Redundant after imperatives: “wipe thou thine eyes,” Tp. I, 2, 25. “know thou, for this I entertain thee,” Gent. IV, 4, 75. “follow thou thy desperate sire,” H6A IV, 6. 54 etc. As a dativus commodi: “although thou steal thee all my poverty,” Sonn. 40, 10. “made thee no mistakings,” Tp. I, 2, 248. “thou wilt never get thee a husband,” Ado II, 1, 20. “I'll devise thee brave punishments for him,” V, 4, 130. “get thee a sword,” H6B IV, 2, 1 etc.
Thee reflexively: “withdraw thee,” Gent. V, 4, 18. “get thee away,” Err. I, 2, 16. “bear thee well,” Ado III, 1, 13. “set thee down,” LLL IV, 3, 4. “prepare thee,” Merch. IV, 1, 324. “till thou canst quit thee,” As III, 1, 11. “scratch thee but with a pin,” III, 5, 21. “warm thee,” Shr. Ind. 1, 10. “uncase thee,” I, 1, 212. “betake thee to't,” Tw. III, 4, 240. “discase thee,” Wint. IV, 4, 648. “yield thee to my hand,” John II, 156. “submit thee,” John II, 156 “cloister thee,” R2 V, 1, 23. “unbuttoning thee,” H4A I, 2, 3. “to hide thee,” II, 4, 291. “thou bearest thee like a king,” V, 4, 36. “employ thee for our good,” H6A III, 3, 16. “no way canst thou turn thee,” IV, 2, 25. “hide thee from their looks,” H6B II, 4, 23. “hast thought thee happy,” IV, 1, 55. “hide thee from the bear,” V, 2, 2. “address thee instantly,” V, 2, 2 “resolve thee,” H6C I, 1, 49. “bethink thee,” I, 4, 44. “hie thee to hell,” R3 I, 3, 143 (cf. Hie). “defend thee,” III, 5, 19. “guard thee well,” Troil. IV, 5, 253. “do not chafe thee,” Troil. IV, 5, 253 “speed thee,” Cor. IV, 5, 93. “hast thou hurt thee,” Tit. II, 3, 203. “calm thee,” IV, 1, 83. “lay thee all along,” Rom. V, 3, 3 etc.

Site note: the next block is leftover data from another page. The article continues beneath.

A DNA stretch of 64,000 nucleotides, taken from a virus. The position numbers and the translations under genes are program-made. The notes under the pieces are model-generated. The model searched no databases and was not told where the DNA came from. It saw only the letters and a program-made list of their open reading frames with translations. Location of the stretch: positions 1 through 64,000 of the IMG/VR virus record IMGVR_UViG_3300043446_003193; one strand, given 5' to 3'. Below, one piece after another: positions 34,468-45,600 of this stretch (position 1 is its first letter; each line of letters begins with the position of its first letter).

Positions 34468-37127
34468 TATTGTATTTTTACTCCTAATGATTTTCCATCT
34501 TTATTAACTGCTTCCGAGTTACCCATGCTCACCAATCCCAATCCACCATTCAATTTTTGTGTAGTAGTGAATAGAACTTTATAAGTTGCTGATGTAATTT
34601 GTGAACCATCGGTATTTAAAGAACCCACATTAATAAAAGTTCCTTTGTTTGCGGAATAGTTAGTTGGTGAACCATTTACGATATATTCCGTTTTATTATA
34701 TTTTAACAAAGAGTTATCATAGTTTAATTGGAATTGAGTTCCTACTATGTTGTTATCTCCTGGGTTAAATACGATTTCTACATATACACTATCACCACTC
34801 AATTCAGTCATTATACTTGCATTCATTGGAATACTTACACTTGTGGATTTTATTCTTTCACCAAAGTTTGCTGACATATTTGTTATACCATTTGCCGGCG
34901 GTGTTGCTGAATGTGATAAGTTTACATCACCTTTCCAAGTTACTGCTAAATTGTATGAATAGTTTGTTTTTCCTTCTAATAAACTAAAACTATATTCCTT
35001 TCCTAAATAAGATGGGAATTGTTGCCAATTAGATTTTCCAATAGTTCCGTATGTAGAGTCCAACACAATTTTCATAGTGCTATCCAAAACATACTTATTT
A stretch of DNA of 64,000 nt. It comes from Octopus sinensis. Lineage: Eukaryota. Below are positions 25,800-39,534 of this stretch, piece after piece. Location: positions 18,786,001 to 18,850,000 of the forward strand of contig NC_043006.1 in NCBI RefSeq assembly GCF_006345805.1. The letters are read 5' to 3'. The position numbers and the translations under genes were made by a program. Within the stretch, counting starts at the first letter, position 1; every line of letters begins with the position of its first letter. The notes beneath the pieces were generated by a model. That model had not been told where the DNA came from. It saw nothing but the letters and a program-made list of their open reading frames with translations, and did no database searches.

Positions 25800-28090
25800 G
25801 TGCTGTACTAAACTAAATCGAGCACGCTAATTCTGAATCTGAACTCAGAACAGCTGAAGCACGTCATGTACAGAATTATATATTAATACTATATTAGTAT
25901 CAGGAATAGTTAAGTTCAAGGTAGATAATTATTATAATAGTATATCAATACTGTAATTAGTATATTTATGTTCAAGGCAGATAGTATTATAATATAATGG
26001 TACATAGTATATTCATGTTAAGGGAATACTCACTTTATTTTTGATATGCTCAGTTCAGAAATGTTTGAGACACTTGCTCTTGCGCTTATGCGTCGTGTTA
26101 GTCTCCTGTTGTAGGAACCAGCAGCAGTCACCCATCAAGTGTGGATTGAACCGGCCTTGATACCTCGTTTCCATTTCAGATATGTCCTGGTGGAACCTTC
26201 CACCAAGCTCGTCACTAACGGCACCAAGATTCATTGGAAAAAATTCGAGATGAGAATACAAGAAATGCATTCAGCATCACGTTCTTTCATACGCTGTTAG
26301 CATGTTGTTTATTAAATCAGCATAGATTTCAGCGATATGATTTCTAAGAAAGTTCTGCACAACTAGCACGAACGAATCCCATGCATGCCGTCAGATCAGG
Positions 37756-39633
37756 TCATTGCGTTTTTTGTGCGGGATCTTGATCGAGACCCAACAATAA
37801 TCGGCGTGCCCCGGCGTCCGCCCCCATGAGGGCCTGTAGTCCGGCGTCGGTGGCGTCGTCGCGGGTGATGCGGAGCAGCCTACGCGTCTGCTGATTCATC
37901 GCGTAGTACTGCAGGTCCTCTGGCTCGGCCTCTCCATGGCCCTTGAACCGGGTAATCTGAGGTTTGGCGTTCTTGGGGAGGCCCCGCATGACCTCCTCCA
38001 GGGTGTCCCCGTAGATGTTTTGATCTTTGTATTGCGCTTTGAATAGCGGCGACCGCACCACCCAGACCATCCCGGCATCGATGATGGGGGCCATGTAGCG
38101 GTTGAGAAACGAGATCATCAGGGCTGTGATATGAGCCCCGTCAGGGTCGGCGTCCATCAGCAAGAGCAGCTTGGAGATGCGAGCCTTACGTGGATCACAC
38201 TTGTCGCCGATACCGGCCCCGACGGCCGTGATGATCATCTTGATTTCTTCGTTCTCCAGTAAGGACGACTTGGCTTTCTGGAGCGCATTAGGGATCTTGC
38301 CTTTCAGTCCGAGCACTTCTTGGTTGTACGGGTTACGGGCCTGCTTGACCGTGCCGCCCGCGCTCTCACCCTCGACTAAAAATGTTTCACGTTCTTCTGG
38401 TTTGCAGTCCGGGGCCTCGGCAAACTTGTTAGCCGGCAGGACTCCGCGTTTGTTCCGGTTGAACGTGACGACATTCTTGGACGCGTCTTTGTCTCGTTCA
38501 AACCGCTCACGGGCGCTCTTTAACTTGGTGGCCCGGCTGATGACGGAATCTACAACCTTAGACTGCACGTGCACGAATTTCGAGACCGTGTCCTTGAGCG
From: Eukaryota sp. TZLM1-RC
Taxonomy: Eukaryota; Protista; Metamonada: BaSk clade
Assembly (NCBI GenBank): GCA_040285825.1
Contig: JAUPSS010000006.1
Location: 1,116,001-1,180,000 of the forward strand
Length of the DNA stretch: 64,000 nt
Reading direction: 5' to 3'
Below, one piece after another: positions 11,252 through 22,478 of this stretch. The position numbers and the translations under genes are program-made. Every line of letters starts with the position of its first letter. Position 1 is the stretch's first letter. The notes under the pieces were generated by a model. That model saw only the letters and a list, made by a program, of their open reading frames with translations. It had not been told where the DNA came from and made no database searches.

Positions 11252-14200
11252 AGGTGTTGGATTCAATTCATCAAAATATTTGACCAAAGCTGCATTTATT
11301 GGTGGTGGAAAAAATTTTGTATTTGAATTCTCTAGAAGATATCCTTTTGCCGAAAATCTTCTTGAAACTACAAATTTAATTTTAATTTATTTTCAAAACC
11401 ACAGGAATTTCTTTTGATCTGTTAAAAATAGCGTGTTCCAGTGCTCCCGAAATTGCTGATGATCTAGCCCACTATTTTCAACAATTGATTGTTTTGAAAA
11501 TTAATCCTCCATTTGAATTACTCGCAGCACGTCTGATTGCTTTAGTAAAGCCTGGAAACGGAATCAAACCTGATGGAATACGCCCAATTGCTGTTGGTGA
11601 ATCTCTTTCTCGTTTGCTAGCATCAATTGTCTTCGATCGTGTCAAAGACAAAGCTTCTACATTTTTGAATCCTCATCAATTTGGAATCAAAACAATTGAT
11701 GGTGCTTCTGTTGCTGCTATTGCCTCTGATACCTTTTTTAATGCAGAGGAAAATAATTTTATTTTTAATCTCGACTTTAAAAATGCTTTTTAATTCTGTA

Thou for thee: “nothing this wide universe I call, save thou, my rose,” Sonn. 109, 14. Thee for thou: “to breed another thee,” Sonn. 6, 7. “'tis thee, myself, that for myself I praise,” 62, 13. “if this should be thee,” Tw. II, 5, 113. “how agrees the devil and thee?” H4A I, 2, 127. “here's none but thee and I,” H6B I, 2, 69. “it is thee I fear,” IV, 1, 117. “I am not thee,” Tim. IV, 3, 277. “I would not be thee,” Lr. I, 4, 204. Particularly after imperatives: “look thee,” Gent. II, 5, 30. Wint. III, 3, 116. Cor. V, 2, 77. Tim. IV, 3, 530. “hark thee,” Gent. III, 1, 127. “run thee to the parlour,” Ado III, 1, 1.* “stand thee close,” III, 3, 110. IV, 1, 24. “sit thee down,” LLL I, 1, 317. Mids. IV, 1, 1. “hear thee,” Merch. II, 2, 189. “hold thee that to drink,” Shr. IV, 4, 17. All's IV, 5, 46. “hang thee,” Tw. II, 5, 114. “return thee,” H6A III, 3, 56. “stay thee,” H6C III, 2, 58. “take thee that,” Mcb. II, 1, 5. break thee “off,” Hml. I, 1, 40. “come thee on,” Ant. IV, 7, 16 etc. cf. fare thee well, sub Fare.
Thou easily omitted, as the second person is sufficiently indicated by the inflexion of the verb: “then camest in smiling,” Tw. V, 357. “pratest,” Rom. IV, 5, 135. 138 (Q2 prates; the surreptitious Q1 and most M. Edd. pretty). “shouldst have kept one to thyself,” Tim. I, 1, 275. Particularly in questions: “why dost abhor me?” Ven. 138. “why didst not tell me sooner?” Gent. III, 1, 390. “art not ashamed?” Ado III, 4, 28. “hast any philosophy in thee?” As III, 2, 22. “wast ever in court?” As III, 2, 22 “wast born in the forest here?” V, 1, 24. “art rich?” V, 1, 24 All's IV, 1, 10. Tw. II, 3, 26. Tw. II, 3, 26 V, 202. Wint. I, 2, 121. Wint. I, 2, 121 III, 2, 176. III, 3, 81. IV, 3, 78. IV, 4, 262. H4A II, 1, 34. II, 4, 3. H6A I, 3, 22. V, 3, 68. H8 I, 2, 202. Tit. II, 3, 209. II, 4, 21. V, 1, 46. Tim. I, 1, 206. Tim. I, 1, 206 Tim. I, 1, 206 Tim. I, 1, 206 II, 2, 84. IV, 3, 221. IV, 3, 221 Caes. I, 1, 31. Hml. III, 2, 298. V, 2, 83. Lr. II, 2, 1. Lr. II, 2, 1 II, 4, 196. III, 4, 4. Oth. II, 1, 260. III, 3, 110. Ant. V, 2, 296. Cymb. III, 5, 125. IV, 2, 81. IV, 2, 81 V, 5, 110 etc.